The Killorn-Cirelli-Johnson line had a -3 Corsi Plus-Minus at 5v5 and allowed four Scoring Chances while creating three. Not great. Oddly, when Johnson played with Cirelli, the two just didn’t click. Cirelli is one of the Lightning’s best players at influencing possession, and he is a vulture around the puck. Yet the Cirelli-Johnson duo had a -15 Corsi Plus-Minus in almost 34 minutes together. Their Scoring Chances differential was -11. But Cirelli’s lack of chemistry with Johnson isn’t an anomaly. When Cirelli played with Palat, another possible partner if Cirelli steps into the No. 2 center role in Point’s stead, the two finished even in Corsi Plus-Minus and in the red in Scoring Chances differential, albeit in 31 minutes. All of these samples are tiny, but they highlight an important point. The depth for the Lightning is flimsy, and if they lose one of their core players, the offense could short-circuit.
All of this time has been focused on the first two lines when the third and fourth lines could be painfully weak. It is worth remembering that J.T. Miller finished two points shy of being fourth among Bolts forwards in scoring. But Miller was sent packing to Vancouver. Yes, he was disappointing in his only full season in Tampa Bay, but Cooper also buried him even though he added playmaking. Losing him hurts their scoring, and that lack of depth is exacerbated without Point.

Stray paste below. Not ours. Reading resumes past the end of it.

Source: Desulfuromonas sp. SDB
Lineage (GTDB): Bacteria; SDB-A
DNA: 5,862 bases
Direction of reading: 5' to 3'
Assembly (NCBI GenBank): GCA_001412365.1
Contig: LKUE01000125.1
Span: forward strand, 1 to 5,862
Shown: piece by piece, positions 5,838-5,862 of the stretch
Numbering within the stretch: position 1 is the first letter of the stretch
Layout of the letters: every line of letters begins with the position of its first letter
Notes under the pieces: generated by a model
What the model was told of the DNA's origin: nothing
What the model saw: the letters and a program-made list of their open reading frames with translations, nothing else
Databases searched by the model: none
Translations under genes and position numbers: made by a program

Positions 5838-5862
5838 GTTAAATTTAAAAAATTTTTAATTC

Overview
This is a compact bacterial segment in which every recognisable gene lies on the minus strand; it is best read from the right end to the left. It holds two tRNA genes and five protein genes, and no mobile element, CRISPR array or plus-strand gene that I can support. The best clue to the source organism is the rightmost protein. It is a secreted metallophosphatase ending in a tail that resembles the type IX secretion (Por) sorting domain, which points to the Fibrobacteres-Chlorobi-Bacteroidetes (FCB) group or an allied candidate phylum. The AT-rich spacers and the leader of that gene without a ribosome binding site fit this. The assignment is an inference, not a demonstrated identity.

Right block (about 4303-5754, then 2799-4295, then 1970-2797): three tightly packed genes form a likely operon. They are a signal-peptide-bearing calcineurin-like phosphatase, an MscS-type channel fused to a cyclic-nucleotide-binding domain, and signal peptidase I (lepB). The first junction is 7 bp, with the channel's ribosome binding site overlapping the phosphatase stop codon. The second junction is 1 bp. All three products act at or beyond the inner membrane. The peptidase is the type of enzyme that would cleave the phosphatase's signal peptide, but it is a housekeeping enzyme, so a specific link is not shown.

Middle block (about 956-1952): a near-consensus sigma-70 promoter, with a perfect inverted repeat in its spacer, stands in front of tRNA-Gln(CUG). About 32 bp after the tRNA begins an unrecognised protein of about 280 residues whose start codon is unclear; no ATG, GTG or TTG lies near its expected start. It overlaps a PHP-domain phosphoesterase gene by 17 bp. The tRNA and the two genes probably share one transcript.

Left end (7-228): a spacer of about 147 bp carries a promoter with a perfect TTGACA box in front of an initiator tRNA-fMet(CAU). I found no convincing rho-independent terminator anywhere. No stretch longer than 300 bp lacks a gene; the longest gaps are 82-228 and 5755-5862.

More pertinently, how would the re-slotting affect the role players? Would Killorn be able to produce any offense without Cirelli as his center? Does playing with weaker linemates on a third or fourth line stunt Mathieu Joseph’s development? With Point in the lineup, Cooper can afford to intersperse Joseph with the first two lines, and maybe increase his ice time. Without Point, they may not be able to sustain Joseph’s defensive vulnerabilities and Joseph could see his even-strength time on ice drop to the single digits.
It is also unclear whether Cedric Paquette can repeat his scoring from last season, in a non-contract year. And while Patrick Maroon is friendly with Cooper, he may not add anything more than physicality. He surely isn’t bringing speed. These are the type of depth issues the Lightning should be motivated to avoid. Shine a light, and you can get exposed. Replacing a player who contributes 92 points is a daunting task.